Poetry Pamphlet Reviews & Features

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Harvest  — Sister Mary Agnes

Photo shows a little pile of booklets lying with the spine towards the reader: all copies of Sister Mary Agnes's Harvest. You can see it is white and that there is no lettering on the front cover, only a black circle with a red line through the middle.With images by Garry Fabian Miller
Guillemot Press, 2016   £8.00

Meditative? Quiet?

This little book/pamphlet is a beautiful object. It has a spine, a simple and powerful cover image of a black circle bisected by a horizontal red line like a burning horizon. Then black endpapers, and more illustrative pages throughout. There are four black illustrative pages in the middle: they are glossy and they shine. So the publication is visually and tangibly striking.

And it’s a book with a story. The poet, the late Sister Mary Agnes, spent ‘thirty years cloistered on Exmoor’. Then she ‘fell in love, then despair. Her subsequent breakdown, suicide attempt and recovery are recorded in her quiet meditative verse.’

The text is certainly thoughtful, certainly thinking. But ‘quiet’? Not the adjective I would instinctively have chosen. The words are as arresting as the visual images. To me, they are loud:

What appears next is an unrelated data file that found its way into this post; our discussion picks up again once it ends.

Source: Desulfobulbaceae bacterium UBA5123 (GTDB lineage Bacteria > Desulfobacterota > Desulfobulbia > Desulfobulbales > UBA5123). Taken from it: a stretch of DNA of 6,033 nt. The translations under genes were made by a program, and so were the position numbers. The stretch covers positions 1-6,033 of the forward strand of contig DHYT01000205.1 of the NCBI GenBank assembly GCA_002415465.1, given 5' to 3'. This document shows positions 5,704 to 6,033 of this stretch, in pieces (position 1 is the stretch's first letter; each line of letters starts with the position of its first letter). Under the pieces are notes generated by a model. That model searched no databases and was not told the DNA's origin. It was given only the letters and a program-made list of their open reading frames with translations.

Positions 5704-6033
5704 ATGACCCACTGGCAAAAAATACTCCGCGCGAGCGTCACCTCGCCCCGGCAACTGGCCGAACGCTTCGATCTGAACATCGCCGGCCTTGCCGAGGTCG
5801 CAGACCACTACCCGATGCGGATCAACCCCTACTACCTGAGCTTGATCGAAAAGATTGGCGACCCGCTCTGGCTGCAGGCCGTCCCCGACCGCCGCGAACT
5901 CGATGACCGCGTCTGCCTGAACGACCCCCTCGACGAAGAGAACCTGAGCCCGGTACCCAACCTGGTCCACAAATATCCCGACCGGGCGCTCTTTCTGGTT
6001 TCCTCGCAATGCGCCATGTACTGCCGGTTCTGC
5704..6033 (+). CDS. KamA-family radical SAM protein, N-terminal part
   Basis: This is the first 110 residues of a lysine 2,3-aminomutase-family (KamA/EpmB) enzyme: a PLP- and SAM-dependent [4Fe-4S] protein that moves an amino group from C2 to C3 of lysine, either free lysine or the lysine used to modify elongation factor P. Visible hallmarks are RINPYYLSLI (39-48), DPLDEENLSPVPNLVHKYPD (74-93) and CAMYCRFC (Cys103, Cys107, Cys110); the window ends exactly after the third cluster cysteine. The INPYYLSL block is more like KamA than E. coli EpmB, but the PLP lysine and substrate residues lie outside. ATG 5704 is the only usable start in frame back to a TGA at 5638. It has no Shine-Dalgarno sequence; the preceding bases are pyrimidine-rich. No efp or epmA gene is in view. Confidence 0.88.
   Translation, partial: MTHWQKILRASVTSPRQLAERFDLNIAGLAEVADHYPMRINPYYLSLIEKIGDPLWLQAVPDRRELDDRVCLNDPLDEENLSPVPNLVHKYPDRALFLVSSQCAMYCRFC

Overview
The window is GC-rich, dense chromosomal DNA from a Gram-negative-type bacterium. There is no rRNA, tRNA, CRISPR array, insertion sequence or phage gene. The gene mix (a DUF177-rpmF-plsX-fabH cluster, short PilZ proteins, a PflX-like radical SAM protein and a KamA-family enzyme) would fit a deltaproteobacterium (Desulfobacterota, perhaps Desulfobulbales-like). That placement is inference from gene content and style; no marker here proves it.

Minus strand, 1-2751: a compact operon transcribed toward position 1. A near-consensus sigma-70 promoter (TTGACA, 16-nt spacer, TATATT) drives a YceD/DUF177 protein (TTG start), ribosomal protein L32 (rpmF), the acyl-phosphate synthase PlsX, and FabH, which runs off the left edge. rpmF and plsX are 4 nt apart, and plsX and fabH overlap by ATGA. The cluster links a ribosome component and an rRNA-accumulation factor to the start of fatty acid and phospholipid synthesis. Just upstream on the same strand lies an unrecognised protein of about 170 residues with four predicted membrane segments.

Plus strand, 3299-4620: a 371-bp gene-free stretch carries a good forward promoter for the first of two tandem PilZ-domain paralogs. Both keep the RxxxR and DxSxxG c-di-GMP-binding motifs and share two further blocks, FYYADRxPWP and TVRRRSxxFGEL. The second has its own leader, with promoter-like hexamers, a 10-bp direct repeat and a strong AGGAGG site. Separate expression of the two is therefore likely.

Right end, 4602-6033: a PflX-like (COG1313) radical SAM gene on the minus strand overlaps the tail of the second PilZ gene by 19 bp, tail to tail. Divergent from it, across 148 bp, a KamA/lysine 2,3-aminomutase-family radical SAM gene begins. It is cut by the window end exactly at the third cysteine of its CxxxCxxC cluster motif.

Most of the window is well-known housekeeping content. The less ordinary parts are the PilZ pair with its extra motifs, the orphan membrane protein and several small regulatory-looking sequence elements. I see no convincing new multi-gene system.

God, you are bruise-silent,
swollen, cruelly still.
You switch on lights
            in larkspur
but fill people
with a stuffed night.

The anguished outcry struck me more forcibly than a sense of recovery, though it’s certainly there in the final poems. I’m less convinced by the echo of George Herbert at the end (‘Can it be / I have emerged, appeared / who lay in the dark so long?’) than by the blunt expression of despair earlier:

Who cares for birds of the air –
let me hear
an answer to my plea,
which is a wound – which is me.

I am not sure the poet has consistent control of line and form. There’s a touch of Emily Dickinson (as above), but more frequently, the work defaults to a freer, looser expression that mingles metaphor a little too obviously (sun ‘smiles’, shadows ‘break’, scars ‘remain’ and ‘stain a new day’).

But I am wholly persuaded by the purity of a couple of the lyrics, where form and feeling combine beautifully – ‘Glass Moon’ may be my favourite, and although this poem does seem quite quiet, the last three lines strike me as somehow huge and loud, in a way I can’t explain:

To arrive
I slide
over the moon.

I’m reminded of Stevie Smith: ‘All poetry has to do is make a strong communication.’ These poems do just that.

Helena Nelson